Meet The New Mariners, Same As The Old Mariners


The Seattle Mariners made some noise at the trade deadline, adding two legitimate major league outfielders to a mix that badly needed them. The Mariners, then, stood as an improved team, seeing as the additions allowed them to demote two players who had been way below replacement level. Friday was the first day the M’s got to put their new-look roster to the test. It did not go well.

Wei-Yen Chen has quickly become a villainous name around the Seattle area. He’s a good-not-great guy who becomes something like a demigod whenever he faces the Mariners. That continued Friday, as Chen held the Mariners to one run over 7.1 innings. He struck out eight, walked one, and was dominant throughout. I guess this is just what’s going to happen when the Mariners play the Orioles now.

Roenis Elias had an excellent outing, even if he didn’t last long enough to record the last out of the sixth inning. Through 5.2 he struck out eight and walked one. He allowed two runs, one earned, and while that’s good, it’s not good enough to counter out the whole Chen vs. Seattle thing. Tom Wilhelmsen pitched the last two-plus innings in shutout fashion, so yeah, this loss was all on the offense.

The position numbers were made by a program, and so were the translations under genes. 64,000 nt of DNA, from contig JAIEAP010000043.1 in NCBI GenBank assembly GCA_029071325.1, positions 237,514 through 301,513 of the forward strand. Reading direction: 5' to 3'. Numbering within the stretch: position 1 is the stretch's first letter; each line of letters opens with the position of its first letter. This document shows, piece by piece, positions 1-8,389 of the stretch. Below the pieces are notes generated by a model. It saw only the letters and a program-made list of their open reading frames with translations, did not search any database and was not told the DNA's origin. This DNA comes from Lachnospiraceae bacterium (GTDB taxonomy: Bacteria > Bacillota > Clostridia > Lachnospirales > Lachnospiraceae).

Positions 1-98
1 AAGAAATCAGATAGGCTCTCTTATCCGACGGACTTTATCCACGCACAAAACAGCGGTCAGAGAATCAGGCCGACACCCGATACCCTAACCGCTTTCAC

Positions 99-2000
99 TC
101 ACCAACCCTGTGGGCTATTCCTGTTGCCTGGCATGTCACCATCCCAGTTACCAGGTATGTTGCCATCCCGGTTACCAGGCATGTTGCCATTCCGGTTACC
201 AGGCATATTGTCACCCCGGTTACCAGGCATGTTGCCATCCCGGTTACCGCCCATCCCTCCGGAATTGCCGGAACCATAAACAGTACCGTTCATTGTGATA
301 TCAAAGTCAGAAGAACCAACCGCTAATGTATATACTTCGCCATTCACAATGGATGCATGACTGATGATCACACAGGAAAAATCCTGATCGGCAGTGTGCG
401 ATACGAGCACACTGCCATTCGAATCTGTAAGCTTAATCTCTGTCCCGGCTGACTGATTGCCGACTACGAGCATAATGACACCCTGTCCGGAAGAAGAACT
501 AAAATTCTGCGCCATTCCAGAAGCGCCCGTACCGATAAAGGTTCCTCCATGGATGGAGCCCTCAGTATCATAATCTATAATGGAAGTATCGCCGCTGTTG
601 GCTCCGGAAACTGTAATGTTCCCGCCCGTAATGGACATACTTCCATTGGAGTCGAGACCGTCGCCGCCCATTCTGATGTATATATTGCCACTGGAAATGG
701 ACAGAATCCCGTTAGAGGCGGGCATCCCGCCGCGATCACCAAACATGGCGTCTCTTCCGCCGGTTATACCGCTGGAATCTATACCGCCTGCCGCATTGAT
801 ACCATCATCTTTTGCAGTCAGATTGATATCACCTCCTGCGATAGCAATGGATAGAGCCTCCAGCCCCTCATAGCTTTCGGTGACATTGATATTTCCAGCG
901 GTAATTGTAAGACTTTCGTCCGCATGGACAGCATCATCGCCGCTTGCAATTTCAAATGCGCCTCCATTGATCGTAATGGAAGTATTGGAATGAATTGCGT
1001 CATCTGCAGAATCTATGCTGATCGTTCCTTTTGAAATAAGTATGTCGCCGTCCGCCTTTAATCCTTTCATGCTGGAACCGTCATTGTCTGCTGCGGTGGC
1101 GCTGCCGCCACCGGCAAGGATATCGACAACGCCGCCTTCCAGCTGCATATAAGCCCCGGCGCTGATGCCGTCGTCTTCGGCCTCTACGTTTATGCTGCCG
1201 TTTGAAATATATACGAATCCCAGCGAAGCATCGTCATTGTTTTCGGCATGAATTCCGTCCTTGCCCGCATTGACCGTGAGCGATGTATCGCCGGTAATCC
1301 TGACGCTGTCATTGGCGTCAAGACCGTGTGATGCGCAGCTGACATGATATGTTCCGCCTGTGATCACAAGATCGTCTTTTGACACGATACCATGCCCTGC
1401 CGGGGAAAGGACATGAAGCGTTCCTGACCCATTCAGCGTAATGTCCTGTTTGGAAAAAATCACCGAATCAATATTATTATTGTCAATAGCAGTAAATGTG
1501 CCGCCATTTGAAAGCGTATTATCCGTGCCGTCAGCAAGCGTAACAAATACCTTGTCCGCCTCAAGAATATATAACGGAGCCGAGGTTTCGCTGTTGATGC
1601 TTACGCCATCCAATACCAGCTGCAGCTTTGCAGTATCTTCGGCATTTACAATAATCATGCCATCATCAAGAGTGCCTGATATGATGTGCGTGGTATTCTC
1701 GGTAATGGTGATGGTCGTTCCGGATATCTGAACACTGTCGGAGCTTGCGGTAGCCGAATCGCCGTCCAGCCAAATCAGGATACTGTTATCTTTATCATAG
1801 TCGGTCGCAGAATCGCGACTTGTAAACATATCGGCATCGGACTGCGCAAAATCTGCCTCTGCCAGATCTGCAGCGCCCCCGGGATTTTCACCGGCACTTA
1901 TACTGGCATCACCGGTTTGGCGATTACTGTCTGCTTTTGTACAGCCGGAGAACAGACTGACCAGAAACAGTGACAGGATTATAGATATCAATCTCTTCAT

How discouraging, then, for a just-revamped position player group to be held to five hits and a pair of walks on the day. Robinson Cano had two singles and a walk. Dustin Ackley had a single. Kendrys Morales and Chris Taylor each doubled. So what of Austin Jackson? No hits and two strikeouts, but he did draw a walk. And Chris Denorfia, who showed up right behind Kyle Seager in the six spot? Didn’t reach base. He will, though. One day. Probably.

Happy James Paxton Day. The lefty prospect makes his return to MLB action today, nearly four months after having his season cut short after two strong April starts. Paxton’s always been an injury risk, and sure enough we just saw him miss extended time. But he’s still got top-of-the-rotation upside, and was a hot trade commodity even while injured. Wondering why the Mariners chose to focus exclusively on hitters and forego the arms market entirely? Because they’ve got Paxton and Walker back to health now, and that’s a big, cheap boost from within. Baltimore’s tossing Miguel Gonzalez, and first pitch is at 4:05.